by Valerie Johnston, MS, CCC-SLP
Nobody knows for sure, but current research points to a complex interaction between many different variables: hereditary, physiological and psychological factors, and the environment. In fact, some researchers now view stuttering as a heterogeneous disorder involving multiple risk factors, or causes.
One theory that presents this view is the Demands and Capacities Model. The Demands and Capacities Model was developed to organize relevant information about the onset and development of stuttering in young children, not to explain the origin of stuttering; however, since stuttering is a disease that typically begins in early childhood, it also addresses the cause (or causes) of stuttering.
According to this model, each individual has a unique capacity for producing speech fluently. A person's overall capacity for fluency is determined by the interaction of his abilities in many different areas, which are determined, at least to some extent, by hereditary and physiological factors. Each individual also has a unique set of demands that affect his ability to speak fluently. These demands are imposed either by listeners or himself. When the demands exceed the individual's capacity for fluent speech production, disruption of fluency will occur. If the discrepancy is large enough, stuttering will result.
In order to better understand this model, it is necessary to learn about some of the demands and capacities. Following are some capacities considered to be important for fluent speech production:
Language: Speech begins with thoughts and ideas. Language is the ability to select appropriate words, formulate sentences, and conform to conversational rules to express these thoughts and ideas.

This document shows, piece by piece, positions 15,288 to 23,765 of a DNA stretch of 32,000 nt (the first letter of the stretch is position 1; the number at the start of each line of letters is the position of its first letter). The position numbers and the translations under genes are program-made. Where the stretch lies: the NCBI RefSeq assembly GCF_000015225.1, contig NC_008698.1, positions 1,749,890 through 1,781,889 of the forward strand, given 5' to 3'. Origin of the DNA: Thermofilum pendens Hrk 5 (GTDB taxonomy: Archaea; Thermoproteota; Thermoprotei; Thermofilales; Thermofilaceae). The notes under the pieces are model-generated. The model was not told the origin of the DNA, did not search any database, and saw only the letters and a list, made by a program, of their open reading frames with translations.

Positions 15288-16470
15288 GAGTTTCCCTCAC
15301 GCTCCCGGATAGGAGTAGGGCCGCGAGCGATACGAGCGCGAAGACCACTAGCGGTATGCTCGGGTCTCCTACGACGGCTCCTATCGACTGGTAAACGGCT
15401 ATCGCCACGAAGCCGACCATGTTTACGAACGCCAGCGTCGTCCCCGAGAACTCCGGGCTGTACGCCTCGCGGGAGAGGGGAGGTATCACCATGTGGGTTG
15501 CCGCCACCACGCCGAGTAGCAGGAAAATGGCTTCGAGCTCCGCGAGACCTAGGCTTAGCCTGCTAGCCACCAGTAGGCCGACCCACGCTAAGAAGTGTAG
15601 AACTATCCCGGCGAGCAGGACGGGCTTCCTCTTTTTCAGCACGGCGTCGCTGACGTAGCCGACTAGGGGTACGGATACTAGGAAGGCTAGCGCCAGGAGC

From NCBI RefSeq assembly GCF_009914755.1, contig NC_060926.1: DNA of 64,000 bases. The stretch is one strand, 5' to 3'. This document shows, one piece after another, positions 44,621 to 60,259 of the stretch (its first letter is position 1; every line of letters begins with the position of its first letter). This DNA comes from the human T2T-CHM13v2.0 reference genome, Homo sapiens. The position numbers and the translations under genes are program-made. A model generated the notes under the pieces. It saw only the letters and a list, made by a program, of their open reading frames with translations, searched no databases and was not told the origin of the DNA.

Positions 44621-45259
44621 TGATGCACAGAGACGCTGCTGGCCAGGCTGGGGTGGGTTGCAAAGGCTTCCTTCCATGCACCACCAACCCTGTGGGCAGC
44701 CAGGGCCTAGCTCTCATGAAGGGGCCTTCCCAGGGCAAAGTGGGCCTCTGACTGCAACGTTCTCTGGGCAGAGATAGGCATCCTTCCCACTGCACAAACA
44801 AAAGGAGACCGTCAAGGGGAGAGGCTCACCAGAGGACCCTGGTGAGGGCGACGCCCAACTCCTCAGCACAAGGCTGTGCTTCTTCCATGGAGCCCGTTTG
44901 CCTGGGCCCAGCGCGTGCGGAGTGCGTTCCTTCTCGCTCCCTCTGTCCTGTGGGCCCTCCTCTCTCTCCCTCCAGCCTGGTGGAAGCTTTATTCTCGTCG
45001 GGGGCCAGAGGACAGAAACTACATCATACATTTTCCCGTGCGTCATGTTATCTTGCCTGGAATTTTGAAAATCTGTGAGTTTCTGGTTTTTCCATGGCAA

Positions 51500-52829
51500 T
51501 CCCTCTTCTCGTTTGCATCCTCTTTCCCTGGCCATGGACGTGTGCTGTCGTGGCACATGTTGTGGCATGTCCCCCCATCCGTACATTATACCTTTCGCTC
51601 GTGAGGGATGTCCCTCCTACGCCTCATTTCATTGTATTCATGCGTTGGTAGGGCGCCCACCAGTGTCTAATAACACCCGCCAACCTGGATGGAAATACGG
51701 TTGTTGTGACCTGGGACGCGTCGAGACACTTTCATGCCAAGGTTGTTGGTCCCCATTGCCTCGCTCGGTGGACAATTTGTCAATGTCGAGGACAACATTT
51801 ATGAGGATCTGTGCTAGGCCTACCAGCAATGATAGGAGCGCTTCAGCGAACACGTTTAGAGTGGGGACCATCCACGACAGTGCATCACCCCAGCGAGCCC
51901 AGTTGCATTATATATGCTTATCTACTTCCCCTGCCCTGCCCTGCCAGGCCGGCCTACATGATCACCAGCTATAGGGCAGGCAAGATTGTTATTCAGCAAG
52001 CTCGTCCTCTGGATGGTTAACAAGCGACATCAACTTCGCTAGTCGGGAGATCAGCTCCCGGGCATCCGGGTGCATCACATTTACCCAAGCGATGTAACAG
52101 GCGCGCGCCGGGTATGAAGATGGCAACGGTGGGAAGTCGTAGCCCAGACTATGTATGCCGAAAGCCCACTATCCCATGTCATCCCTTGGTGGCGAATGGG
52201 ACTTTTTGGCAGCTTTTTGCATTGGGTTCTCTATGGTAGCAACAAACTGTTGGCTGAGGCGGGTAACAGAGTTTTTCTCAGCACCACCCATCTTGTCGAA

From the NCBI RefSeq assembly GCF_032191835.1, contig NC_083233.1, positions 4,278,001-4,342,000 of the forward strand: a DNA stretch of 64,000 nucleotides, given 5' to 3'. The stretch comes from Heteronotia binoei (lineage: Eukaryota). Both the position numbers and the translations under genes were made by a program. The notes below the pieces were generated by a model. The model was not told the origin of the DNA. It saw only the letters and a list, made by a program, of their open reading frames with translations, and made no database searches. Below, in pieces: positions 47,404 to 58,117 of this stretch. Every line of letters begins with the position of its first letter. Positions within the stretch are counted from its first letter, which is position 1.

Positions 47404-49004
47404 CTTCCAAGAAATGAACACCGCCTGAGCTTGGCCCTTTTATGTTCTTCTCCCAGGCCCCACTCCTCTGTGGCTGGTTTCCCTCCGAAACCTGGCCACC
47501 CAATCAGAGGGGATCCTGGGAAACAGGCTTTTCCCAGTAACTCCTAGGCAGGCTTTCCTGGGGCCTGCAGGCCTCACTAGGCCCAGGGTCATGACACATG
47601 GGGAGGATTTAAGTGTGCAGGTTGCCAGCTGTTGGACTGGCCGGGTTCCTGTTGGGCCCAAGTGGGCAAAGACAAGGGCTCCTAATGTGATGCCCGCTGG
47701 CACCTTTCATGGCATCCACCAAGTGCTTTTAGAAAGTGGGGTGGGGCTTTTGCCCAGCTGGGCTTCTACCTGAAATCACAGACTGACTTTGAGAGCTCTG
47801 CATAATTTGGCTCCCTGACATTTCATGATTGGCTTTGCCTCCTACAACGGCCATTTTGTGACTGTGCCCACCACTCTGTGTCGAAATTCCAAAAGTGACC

Articulation: Once the words and sentence structures have been chosen, it is necessary to rapidly and accurately produce the muscle movements required to produce the desired utterance.
Voice: Almost simultaneously with articulation the vocal folds must be brought together to produce the voice. In order for speech to be produced fluently, articulation and voicing must be precisely coordinated.
The demands originate from the environment or the individual himself. Typical demands include:
Time pressure: This occurs when listeners, including the speaker, expect a rapid rate of speech. It is frequently observed in "rushed households", fast-paced conversations in which there are many questions and interruptions, and the "demand speech" that parents frequently ask of their children (i.e.: "Tell Grandma what you did today.")
Uncertainty: This affects a person's sense of security and usually occurs when major changes take place in the environment or the emotional atmosphere. Such changes include moves, divorce and unemployment. Uncertainty can also occur when a person is unsure about what to say or how to interact with other people.
Perfectionism: This includes unrealistic expectations for performance and a fear of failure. It can be associated only with speech, or it can encompass a wide array of other areas.
According to the Demands and Capacities Model, normal demands in the presence of deficient capacities or excessive demands in the presence of normal or deficient capacities can cause stuttering. In other words, even if capabilities are adequate, excessive demands can result in stuttering. In addition, stuttering can also develop when capabilities in some a given are reduced, even if demands are not excessive.
The cause of stuttering is still unknown. In fact, more and more often stuttering is being viewed as a syndrome with multiple causes. While not directly answering the etiology question, the likelihood that there are several ways children develop stuttering lends support to the multiple-cause theory.
Fiedler, P. and Standop, R. (1983). Stuttering: Integrating Theory and Practice. Rockville, MD: Aspen Publications.
Starkweather, W., Gottwald, S., and Halfond, M. (1990). Stuttering Prevention: A Clinical Method. Englewood Cliffs, NJ: Prentice Hall.
If you have questions or need more information you can contact me at:
Overton Speech &
Language Center, Inc.
Fort Worth, TX
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